The crab species with the widest distribution within the basin of the Rio Grande de Terraba was P. paraxanthusi (collected in altitudes ranging from 20 to 700 m above sea level) (Fig. 3), followed by P. tristani, which was encountered exclusively in tributaries of the Cordillera de Talamanca in altitudes between 410 and 1,105 m above sea level. Other two species, P. tumimanus and P. colombianus, were caught in one single sampling location (creek Veraguas and a nameless tributary of the river Buena Vista, respectively), at 335 and 1,225 m above sea level, respectively (Fig. 4).
Among the collected species, P. paraxanthusi achieved the largest individual size (up to 62.8 mm CW), followed by P. magnus with a maximum CW of 59.2 mm. The smallest individual encountered collected belonged to P. tristani with a CW of 4.6 mm. Detailed information about the range of CL and CW for the species encountered is compiled in Table 1.
The results of the present study clearly demonstrate that the freshwater crab diversity of the basin of the river Grande de Terraba is considerably high: the eight species collected by us represent 53% of the 15 pseudothelphusid crab species currently recorded from Costa Rica (C. Magalhaes et al., unpublished data). Rodriguez & Hedstrom (2000) revised a small collection of freshwater crabs from the Barbilla National Park, Atlantic slope of Costa Rica, and reported two species, P. magnus and P. barbillaensis. These results, as well as the fact that only seven out of 15 crab species reported from Costa Rica (C. Magalhaes et al., unpublished data) occur at the Atlantic side of Costa Rica, seem to indicate higher crab diversity in freshwater habitats along the Pacific slope of the country. However, so far no exhaustive sampling efforts have been carried out to document the freshwater crab diversity at the Atlantic slope of Costa Rica, which may partly explain the difference of crab species encountered in the Pacific and Atlantic slopes of the country.
When compared to Central America, our relatively small study area harbors 18% of all pseudothelphusid crab species so far reported from the region (Rodriguez & Magalhaes, 2005), which highlights the ecological importance of the Rio Grande de Terraba basin for the diversity of the freshwater decapods in Costa Rica and Central America. However, the lack of similar studies impedes any valid comparison of the freshwater crab species diversity within the Central American region.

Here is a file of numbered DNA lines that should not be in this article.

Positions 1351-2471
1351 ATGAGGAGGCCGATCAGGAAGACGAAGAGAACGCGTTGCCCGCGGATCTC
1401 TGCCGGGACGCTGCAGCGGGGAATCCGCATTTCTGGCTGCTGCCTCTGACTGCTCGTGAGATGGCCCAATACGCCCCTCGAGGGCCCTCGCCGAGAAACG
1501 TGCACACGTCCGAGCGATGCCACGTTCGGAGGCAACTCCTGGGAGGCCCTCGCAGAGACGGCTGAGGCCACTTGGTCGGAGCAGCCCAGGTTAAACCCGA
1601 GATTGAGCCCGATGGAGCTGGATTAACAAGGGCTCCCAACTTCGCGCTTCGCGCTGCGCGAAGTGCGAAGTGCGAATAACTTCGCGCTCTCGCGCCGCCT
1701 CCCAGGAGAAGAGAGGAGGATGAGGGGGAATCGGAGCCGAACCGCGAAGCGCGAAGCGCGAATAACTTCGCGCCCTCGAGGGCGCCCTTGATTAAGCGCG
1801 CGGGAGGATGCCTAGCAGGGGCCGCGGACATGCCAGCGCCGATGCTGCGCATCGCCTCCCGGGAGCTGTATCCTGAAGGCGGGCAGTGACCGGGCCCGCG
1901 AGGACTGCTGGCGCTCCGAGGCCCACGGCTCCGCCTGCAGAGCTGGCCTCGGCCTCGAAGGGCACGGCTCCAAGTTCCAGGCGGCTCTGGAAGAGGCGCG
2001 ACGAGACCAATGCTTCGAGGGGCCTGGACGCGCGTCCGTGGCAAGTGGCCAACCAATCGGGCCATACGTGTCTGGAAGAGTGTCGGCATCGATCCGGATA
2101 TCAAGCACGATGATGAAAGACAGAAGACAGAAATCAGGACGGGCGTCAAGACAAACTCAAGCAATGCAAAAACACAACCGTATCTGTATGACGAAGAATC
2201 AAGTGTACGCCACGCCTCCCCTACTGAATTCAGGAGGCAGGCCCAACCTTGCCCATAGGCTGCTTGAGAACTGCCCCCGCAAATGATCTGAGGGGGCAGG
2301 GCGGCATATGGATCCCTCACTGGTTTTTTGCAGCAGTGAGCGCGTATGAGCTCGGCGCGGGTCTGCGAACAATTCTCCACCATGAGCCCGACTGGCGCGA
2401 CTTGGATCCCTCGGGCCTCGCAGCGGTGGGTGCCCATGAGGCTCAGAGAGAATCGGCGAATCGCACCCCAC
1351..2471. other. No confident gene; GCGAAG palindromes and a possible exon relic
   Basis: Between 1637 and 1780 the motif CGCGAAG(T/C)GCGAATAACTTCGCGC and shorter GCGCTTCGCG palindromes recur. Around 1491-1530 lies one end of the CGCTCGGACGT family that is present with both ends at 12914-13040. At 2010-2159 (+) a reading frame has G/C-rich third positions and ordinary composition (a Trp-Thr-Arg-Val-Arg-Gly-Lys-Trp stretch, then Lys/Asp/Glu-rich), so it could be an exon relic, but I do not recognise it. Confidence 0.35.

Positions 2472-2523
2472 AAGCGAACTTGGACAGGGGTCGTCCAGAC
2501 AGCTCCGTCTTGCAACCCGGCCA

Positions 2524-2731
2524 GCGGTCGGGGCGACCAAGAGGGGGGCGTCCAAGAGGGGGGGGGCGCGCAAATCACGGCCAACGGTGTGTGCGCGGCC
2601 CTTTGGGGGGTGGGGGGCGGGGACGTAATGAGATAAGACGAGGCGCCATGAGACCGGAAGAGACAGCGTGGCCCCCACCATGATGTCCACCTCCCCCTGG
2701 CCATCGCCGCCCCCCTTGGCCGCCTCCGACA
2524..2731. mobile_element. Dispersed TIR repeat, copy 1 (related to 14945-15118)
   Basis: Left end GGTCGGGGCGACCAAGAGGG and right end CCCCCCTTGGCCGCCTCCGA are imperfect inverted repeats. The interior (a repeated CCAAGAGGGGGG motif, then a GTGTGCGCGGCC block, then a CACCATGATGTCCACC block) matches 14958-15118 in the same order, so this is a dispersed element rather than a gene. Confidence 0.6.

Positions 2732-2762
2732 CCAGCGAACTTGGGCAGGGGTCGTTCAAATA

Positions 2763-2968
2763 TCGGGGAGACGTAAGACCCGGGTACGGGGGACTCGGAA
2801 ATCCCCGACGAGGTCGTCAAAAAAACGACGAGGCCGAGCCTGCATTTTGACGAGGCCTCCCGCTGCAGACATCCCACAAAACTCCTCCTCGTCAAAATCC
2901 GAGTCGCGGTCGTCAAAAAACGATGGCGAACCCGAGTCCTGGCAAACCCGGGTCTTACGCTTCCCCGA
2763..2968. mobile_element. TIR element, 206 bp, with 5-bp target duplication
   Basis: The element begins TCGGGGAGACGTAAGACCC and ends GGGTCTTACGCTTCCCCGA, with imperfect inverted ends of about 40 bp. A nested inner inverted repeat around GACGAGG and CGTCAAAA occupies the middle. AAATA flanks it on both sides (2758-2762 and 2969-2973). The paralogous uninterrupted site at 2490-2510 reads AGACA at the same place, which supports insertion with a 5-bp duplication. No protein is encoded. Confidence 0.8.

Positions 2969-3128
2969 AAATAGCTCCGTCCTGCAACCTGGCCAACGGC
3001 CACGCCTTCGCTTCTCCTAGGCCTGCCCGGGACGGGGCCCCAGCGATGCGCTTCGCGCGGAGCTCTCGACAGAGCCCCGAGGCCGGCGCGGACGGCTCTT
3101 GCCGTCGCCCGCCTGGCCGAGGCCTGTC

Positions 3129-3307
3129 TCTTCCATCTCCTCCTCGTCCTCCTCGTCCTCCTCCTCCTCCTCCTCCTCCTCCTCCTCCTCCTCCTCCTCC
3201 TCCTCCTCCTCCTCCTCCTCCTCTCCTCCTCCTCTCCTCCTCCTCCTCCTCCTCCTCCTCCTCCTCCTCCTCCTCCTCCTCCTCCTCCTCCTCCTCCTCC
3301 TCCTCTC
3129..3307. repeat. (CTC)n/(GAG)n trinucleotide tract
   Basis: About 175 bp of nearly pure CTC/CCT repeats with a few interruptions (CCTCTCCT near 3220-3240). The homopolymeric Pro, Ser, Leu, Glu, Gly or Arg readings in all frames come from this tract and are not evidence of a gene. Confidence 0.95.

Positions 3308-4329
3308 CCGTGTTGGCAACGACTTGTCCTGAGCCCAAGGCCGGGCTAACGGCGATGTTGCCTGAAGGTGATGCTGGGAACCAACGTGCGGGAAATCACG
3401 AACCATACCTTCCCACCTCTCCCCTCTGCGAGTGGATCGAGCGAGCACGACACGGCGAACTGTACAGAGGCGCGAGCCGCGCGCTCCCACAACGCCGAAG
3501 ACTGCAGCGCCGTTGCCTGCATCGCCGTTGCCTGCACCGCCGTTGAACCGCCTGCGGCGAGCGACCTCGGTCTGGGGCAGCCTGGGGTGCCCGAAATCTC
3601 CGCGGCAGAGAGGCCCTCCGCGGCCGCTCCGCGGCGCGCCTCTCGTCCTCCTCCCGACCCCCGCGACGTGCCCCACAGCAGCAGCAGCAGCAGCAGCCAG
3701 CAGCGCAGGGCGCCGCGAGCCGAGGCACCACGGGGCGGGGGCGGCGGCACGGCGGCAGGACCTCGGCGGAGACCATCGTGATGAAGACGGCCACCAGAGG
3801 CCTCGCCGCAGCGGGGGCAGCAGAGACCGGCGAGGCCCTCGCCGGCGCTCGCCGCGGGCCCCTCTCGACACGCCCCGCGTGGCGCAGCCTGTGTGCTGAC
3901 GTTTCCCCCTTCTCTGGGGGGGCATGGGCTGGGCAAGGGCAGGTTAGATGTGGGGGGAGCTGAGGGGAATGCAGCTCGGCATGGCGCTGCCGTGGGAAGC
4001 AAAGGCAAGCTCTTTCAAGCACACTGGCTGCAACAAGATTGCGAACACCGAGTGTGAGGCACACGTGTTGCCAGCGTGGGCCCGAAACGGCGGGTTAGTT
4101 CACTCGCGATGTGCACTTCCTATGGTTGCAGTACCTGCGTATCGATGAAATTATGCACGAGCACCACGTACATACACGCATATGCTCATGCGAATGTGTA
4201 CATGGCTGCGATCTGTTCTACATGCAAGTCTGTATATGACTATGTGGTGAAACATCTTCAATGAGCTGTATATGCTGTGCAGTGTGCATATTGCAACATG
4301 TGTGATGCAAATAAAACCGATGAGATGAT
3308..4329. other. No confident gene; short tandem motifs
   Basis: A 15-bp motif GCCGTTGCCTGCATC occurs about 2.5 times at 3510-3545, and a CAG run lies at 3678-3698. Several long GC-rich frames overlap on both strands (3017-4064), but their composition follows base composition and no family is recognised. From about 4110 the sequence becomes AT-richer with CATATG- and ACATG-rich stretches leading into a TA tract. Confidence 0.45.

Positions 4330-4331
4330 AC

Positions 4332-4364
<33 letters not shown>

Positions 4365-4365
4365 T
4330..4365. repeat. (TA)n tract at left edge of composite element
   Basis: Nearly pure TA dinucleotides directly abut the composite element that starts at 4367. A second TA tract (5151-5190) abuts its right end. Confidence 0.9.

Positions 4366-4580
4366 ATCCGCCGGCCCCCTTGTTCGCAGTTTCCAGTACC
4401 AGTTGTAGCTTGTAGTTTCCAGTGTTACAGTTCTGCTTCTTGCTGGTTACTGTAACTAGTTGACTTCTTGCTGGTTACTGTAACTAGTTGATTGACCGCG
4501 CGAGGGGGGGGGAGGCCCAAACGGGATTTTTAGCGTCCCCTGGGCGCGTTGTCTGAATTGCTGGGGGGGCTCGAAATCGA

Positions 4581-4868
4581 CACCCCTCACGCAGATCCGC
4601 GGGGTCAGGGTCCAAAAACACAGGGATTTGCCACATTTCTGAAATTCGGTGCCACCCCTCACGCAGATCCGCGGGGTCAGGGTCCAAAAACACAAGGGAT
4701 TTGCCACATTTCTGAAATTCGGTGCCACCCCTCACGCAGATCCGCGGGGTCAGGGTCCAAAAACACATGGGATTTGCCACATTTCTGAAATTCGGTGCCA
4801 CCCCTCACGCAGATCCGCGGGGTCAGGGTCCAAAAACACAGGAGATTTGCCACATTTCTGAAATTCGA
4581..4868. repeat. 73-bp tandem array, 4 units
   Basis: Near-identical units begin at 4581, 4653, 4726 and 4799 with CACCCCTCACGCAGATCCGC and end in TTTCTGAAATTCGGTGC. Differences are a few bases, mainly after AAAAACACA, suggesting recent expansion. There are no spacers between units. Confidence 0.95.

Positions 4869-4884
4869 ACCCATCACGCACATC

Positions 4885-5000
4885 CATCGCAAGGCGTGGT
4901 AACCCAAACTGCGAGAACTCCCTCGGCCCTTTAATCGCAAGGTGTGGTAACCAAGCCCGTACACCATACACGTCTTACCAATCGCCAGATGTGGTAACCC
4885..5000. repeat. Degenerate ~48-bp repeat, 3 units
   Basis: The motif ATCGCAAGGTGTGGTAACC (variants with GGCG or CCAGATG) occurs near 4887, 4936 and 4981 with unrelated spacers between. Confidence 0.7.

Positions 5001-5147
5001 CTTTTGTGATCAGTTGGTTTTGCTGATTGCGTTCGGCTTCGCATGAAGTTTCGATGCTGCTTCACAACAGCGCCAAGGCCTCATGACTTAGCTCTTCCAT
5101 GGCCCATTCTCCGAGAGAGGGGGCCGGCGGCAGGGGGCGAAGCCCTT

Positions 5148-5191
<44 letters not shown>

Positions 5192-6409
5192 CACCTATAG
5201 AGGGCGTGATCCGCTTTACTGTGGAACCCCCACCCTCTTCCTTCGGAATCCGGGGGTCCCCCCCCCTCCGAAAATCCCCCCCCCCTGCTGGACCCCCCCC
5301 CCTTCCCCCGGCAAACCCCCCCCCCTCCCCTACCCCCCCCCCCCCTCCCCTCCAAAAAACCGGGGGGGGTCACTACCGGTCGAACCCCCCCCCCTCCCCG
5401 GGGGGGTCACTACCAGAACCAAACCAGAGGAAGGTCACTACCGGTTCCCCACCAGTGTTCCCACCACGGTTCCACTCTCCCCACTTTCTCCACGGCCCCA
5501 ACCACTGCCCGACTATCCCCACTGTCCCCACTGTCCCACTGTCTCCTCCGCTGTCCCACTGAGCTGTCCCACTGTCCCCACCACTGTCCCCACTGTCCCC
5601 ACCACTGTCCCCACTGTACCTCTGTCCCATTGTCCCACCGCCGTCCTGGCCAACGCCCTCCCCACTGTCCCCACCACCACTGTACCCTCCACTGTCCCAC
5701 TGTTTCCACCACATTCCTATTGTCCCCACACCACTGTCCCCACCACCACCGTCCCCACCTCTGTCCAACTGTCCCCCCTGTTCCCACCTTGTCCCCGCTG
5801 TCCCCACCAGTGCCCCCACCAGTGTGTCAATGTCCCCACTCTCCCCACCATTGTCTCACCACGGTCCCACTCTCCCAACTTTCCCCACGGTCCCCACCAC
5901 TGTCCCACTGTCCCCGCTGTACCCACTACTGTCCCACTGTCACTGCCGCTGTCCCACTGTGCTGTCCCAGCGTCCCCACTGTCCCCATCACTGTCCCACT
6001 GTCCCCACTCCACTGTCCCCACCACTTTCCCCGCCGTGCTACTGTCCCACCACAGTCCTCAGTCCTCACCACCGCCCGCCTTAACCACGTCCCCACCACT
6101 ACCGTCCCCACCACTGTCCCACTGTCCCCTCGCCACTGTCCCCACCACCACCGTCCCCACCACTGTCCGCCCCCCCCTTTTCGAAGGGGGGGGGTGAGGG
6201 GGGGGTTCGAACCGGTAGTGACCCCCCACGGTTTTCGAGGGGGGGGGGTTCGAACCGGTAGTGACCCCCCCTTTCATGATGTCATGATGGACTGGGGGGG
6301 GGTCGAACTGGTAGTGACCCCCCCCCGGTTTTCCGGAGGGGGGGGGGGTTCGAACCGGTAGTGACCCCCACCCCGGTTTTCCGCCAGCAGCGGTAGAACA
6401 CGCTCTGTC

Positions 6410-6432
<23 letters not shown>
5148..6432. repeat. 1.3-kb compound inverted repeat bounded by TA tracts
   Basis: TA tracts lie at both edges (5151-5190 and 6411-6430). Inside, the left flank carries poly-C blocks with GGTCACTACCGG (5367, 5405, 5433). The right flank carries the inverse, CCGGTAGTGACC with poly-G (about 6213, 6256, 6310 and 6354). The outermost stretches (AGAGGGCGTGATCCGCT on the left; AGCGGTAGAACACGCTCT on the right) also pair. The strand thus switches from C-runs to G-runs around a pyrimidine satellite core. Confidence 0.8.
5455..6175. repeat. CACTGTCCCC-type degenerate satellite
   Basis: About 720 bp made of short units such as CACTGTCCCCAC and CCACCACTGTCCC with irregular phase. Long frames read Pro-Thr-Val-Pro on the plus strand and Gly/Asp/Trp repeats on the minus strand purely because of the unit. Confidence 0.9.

There exists some scattered information about the freshwater crab diversity in South America, which may serve as guideline for comparison with the results of the present study. Magalhaes (2002) assessed the decapod fauna of two rivers, which form part of the Rio Madeira basin, Bolivia. He reported the presence of four freshwater crab species, all of them belonging to the family Trichodactylidae. In another study, Magalhaes (2003b) revised collections obtained in the middle and lower Rio Xingu, southern tributary of the Amazon River, Brazil, and reported a total of five freshwater crab species from this river. Surveys of decapod fauna using the Aquatic Rapid Assessment Program (AquaRAP) protocol in some South American rivers resulted in four species of crabs (one Pseudothelphusidae and three Trichodactylidae) from the upper and middle Rio Caura, Venezuela (Magalhaes & Pereira, 2003), five species (three Pseudothelphusidae, two Trichodactylidae) from the upper Rio Essequibo, Guiana (Lasso et al., 2008), five species (two Pseudothelphusidae, three Trichodactylidae) from the upper Rio Cuyuni, Venezuela (Mora-Day et al., 2009), four species (one Pseudothelphusidae, three Trichodactylidae) from Rio Pastaza, Ecuador and Peru (Magalhaes, 2005), four species (two Pseudothelphusidae, two Trichodactylidae) from upper Rio Paragua, Venezuela (Mora-Day & Blanco-Belmonte, 2008), 12 presumptive species (eight Pseudothelphusidae, four Trichodactylidae) from river drainages of the Tumucumaque Moutains National Park, Brazil (Vieira, 2008), three species (one Pseudothelphusidae, two Trichodactylidae) from the confluence of the Rio Orinoco and Rio Ventuari, Venezuela (Pereira & Garcia, 2006), and three species (one Pseudothelphusidae, two Trichodactylidae) from the middle Coppename River, Suriname (Pereira & Berrestein, 2006). According to Magalhaes & Pereira (2007), the Guayana Shield region, including parts of Colombia, Venezuela, Brazil, Guyana, Suriname and French Guiana, harbors representatives of 33 species of freshwater crabs: 21 species of Pseudothelphusidae and 12 species of Trichodactylidae. Similarly, Pereira et al. (2009) compiled the list of the decapod species from the Rio Orinoco basin, which drains large areas of the Guayana Shield and the Venezuelan Llanos in northern South America, and reported 16 species of pseudothelphusid and five species of trichodactylid crabs for the whole region. These comparisons, especially when taking into consideration the area covered by the above-mentioned studies, reveal that the Rio Grande de Terraba region, with its eight freshwater crab species, can be considered as a relatively small, but highly diverse system. Therefore, any alteration of the basin of the Rio Grande de Terraba, and especially the possible construction of a hydroelectric power plant, needs to be carefully analyzed to mitigate the damaging effects of this project on freshwater crabs (see Lara & Wehrtmann, 2011).